by the Longleaf Pine-Aristida stricta Michaux (Wiregrass) forest type. The
Jones Center consists of a traditional management zone that is managed for
sustainable, multiple-use practices such as Colinus virginianus L. (Northern
Bobwhite) hunting, and a benchmark management zone focusing on conservation
of natural biota and restoration of pre-settlement land-use patterns.
Prescribed fire, primarily dormant season, is utilized throughout the property
on two-year intervals. Our research plots were located on a 2897-ha area of
continuous benchmark management zone.
As part of a larger study examining mesopredator exclusion, 4 mesopredator
exclosures and 4 control research plots were established in 2002.
We chose one exclosure and one control for our study based on vegetation
similarity, Cotton Mouse abundance, and their close proximity to each other.
The 36.2-ha exclosure plot was enclosed with woven-wire fencing with wire
attached to an E2000 electrical fence charger (Twin Mountain Fence Co., San
Angelo, TX) along the top, middle, and bottom to deter mammal predators
2010 A.M. Derrick, L.M. Conner, and S.B. Castleberry 775
from climbing or digging under the fence. The adjacent 36.0-ha control
plot was unfenced. Fences were monitored twice weekly for dig-unders and
electrical failure. Mesopredator monitoring was conducted seasonally in all
exclosures and controls using track counts and thermal camera surveys between
13 July 2004 and 21 March 2007. Mammal exclusion was not total, as
Lynx rufus Schreber (Bobcat), Mephitis mephitis Schreber (Striped Skunk),
and Didelphis virginiana Kerr (Virginia Opossum) were known to breach the
fence. However, we only recorded 4 mesopredator detections in all exclosures
versus 44 in controls during our surveys.
We captured Cotton Mice on trapping grids established in the exclosure
and control, and at trap locations in study plots not restricted to grids
from 16 January–15 March 2007. Sherman live traps (7.6 cm x 8.9 cm x
30.5 cm) baited with a mixture of oats and birdseed were placed at each
trap location. Cotton Mice >22 g were selected for radio-transmitter attachment.
Mice were anesthetized with isoflourane (McColl and Boonstra
1999), and 1.1-g transmitters (Advanced Telemetry Systems, Isanti, MN)
were attached to the neck using monofilament. Four males and 5 females
were tagged in the control, and 8 males and 4 females were tagged in the
exclosure. Animal capture and handling followed recommendations of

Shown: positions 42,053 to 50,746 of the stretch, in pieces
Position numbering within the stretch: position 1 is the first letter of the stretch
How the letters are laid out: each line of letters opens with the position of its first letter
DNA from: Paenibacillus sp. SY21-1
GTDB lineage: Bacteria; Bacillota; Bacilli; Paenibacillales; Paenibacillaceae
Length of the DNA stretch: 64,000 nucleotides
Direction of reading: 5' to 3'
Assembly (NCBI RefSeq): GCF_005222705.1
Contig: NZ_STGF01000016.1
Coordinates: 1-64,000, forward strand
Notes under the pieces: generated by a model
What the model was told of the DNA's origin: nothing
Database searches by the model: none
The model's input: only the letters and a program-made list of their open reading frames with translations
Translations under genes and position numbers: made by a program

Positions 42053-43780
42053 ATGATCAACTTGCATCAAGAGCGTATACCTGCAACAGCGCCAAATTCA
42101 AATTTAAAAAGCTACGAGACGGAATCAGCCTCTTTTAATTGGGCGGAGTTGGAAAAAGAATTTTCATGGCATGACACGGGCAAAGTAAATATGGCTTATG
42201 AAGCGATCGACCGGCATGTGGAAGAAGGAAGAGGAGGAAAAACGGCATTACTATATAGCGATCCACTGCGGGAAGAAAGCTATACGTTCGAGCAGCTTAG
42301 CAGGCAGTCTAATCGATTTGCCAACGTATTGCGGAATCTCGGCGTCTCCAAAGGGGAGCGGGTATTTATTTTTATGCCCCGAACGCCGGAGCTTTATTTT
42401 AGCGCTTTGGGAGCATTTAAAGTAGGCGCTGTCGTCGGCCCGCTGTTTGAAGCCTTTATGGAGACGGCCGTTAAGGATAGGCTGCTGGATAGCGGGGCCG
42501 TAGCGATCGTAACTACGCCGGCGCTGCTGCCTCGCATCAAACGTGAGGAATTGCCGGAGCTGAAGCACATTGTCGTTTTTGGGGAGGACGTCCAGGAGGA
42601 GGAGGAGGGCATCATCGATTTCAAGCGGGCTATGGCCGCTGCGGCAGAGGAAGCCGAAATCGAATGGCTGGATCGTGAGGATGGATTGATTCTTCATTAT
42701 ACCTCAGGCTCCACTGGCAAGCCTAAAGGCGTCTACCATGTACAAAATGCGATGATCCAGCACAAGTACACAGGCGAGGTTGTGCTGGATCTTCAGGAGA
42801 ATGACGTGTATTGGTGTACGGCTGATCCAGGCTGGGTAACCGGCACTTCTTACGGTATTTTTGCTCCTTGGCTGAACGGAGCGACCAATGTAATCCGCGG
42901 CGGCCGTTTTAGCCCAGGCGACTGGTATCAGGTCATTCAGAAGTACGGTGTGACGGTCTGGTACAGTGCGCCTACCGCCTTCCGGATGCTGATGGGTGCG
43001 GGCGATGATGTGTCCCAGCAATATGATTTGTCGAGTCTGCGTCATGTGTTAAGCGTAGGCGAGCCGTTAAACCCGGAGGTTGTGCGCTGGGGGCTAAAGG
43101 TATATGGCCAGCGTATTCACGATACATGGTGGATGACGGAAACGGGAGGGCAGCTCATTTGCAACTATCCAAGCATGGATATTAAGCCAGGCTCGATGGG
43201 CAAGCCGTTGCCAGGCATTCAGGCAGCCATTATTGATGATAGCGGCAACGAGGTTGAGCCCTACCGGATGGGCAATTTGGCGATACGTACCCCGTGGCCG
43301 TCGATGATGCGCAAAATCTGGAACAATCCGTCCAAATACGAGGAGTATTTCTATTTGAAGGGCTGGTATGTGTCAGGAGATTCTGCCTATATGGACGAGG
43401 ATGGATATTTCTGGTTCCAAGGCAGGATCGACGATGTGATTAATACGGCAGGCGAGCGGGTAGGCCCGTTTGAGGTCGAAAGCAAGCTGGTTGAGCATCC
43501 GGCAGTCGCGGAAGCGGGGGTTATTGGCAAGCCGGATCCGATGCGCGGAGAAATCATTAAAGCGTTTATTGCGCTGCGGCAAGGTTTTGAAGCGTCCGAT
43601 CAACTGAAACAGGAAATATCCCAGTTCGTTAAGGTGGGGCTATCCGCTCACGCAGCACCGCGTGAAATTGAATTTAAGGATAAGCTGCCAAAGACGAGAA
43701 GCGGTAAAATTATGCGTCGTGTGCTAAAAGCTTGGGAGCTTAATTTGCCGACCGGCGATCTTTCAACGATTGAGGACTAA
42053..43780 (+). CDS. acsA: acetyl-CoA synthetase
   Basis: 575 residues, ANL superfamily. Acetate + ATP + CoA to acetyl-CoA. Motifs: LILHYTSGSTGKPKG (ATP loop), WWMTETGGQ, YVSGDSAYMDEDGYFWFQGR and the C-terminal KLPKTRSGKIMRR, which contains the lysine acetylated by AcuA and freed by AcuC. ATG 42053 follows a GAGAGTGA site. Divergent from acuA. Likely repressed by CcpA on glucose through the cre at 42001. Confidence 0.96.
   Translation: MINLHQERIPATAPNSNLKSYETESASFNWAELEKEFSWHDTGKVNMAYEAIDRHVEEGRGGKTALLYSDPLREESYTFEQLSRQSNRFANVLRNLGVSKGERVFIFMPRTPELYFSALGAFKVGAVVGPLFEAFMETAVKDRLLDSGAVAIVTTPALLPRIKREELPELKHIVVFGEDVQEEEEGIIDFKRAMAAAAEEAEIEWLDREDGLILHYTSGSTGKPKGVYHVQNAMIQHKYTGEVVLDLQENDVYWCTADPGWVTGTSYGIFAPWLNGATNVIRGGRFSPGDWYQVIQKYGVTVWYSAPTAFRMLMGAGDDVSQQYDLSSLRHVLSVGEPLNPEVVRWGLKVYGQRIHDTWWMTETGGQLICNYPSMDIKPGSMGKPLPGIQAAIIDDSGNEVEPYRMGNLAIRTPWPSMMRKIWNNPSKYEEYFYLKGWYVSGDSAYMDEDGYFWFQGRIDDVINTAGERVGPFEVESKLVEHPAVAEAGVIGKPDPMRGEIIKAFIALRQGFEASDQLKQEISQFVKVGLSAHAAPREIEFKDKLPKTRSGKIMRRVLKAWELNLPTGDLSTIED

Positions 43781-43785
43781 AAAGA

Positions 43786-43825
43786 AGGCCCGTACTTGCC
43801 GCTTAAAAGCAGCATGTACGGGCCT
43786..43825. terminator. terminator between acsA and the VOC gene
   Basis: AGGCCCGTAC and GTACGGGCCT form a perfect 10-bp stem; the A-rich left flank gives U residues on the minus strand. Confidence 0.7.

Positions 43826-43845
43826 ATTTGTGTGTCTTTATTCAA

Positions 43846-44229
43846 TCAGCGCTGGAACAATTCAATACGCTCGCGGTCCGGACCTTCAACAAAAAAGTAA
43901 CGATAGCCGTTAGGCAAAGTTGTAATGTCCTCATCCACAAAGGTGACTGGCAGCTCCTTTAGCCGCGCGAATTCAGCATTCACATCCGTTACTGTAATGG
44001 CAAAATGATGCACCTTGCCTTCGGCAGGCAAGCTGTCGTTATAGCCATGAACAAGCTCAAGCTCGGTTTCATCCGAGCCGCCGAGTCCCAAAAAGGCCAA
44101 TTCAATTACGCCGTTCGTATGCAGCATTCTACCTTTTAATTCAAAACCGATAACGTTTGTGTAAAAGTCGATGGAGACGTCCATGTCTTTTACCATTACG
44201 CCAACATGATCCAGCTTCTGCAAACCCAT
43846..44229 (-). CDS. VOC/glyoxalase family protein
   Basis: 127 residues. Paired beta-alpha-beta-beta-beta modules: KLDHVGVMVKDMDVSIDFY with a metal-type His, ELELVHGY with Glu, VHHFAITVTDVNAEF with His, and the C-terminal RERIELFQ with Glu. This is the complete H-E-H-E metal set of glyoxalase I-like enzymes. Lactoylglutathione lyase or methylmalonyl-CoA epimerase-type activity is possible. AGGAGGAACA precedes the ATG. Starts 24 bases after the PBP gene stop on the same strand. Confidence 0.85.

the American Society of Mammalogists (Gannon et al. 2007) and were
approved by the University of Georgia Animal Care and Use Committee
(approval no. A2006-10207-c1).
We tracked mice for one month before and one month after prescribed
fires conducted in the exclosure and control on 15 February 2007. The
goals of the prescribed fire were consistent with the overall goals of the fire
program at Ichauway, which are fuel reduction, woody vegetation control,
perpetuation of fire-dependent species, and wildlife habitat management.
Although we did not quantify vegetation cover prior to the fire, cover was
considerably lower during the one-month tracking period after the fire than
before the fire. We attempted to obtain 1 daytime refuge location/week for
each radiotagged mouse. Because some mice died or slipped collars, the
same mice were not tracked for the entire study period. Refuges for some
individual mice were located only during the pre- (1 exclosure, 5 control) or
post-fire (5 exclosure, 3 control) periods, whereas locations for others were
obtained during both periods (6 exclosure, 1 control). Although fences were
permeable to Cotton Mice, we did not document mice crossing the fence
during our study. Refuge locations were recorded with a GPS Pathfinder Pro
XRS Receiver (Trimble Navigation Limited, Sunnyvale, CA).
At daytime refuge locations, we measured habitat characteristics known
to be biologically important to Cotton Mice (Frank and Layne 1992, Loeb
1999, McCay 2000, Mengak and Guynn 2003, Wolfe and Linzey 1977).
We recorded refuge type (Gopher Tortoise burrow, stump hole, hole in tree,
or other ground hole), measured distance to nearest coarse woody debris
(CWD), and estimated percent ground cover within a 4-m radius of the
refuge. We assessed availability of structure near the refuge by recording
presence/absence of ≥1 Gopher Tortoise burrow, stump, or log within 4 m of
the refuge. Each daytime refuge was paired with a 4-m radius circular plot
776 Southeastern Naturalist Vol. 9, No. 4
randomly located 10–100 m from the refuge. Data collection at random sites
followed protocols for refuge sites.
Sexes were combined for analysis. We developed 12 predictive models
using logistic regression with refuge or random site as the binary response.
Habitat variables and their interactions with fire and mesopredator exclusion
treatments were included as explanatory variables (Table 1). Observations
were categorized as either before or after the prescribed fire and within either
the predator exclosure or control. Because we were interested in how predator
exclusion and fire affected refuge selection, fire and predator exclusion effects
were only included in interaction terms in models and not as main effects. We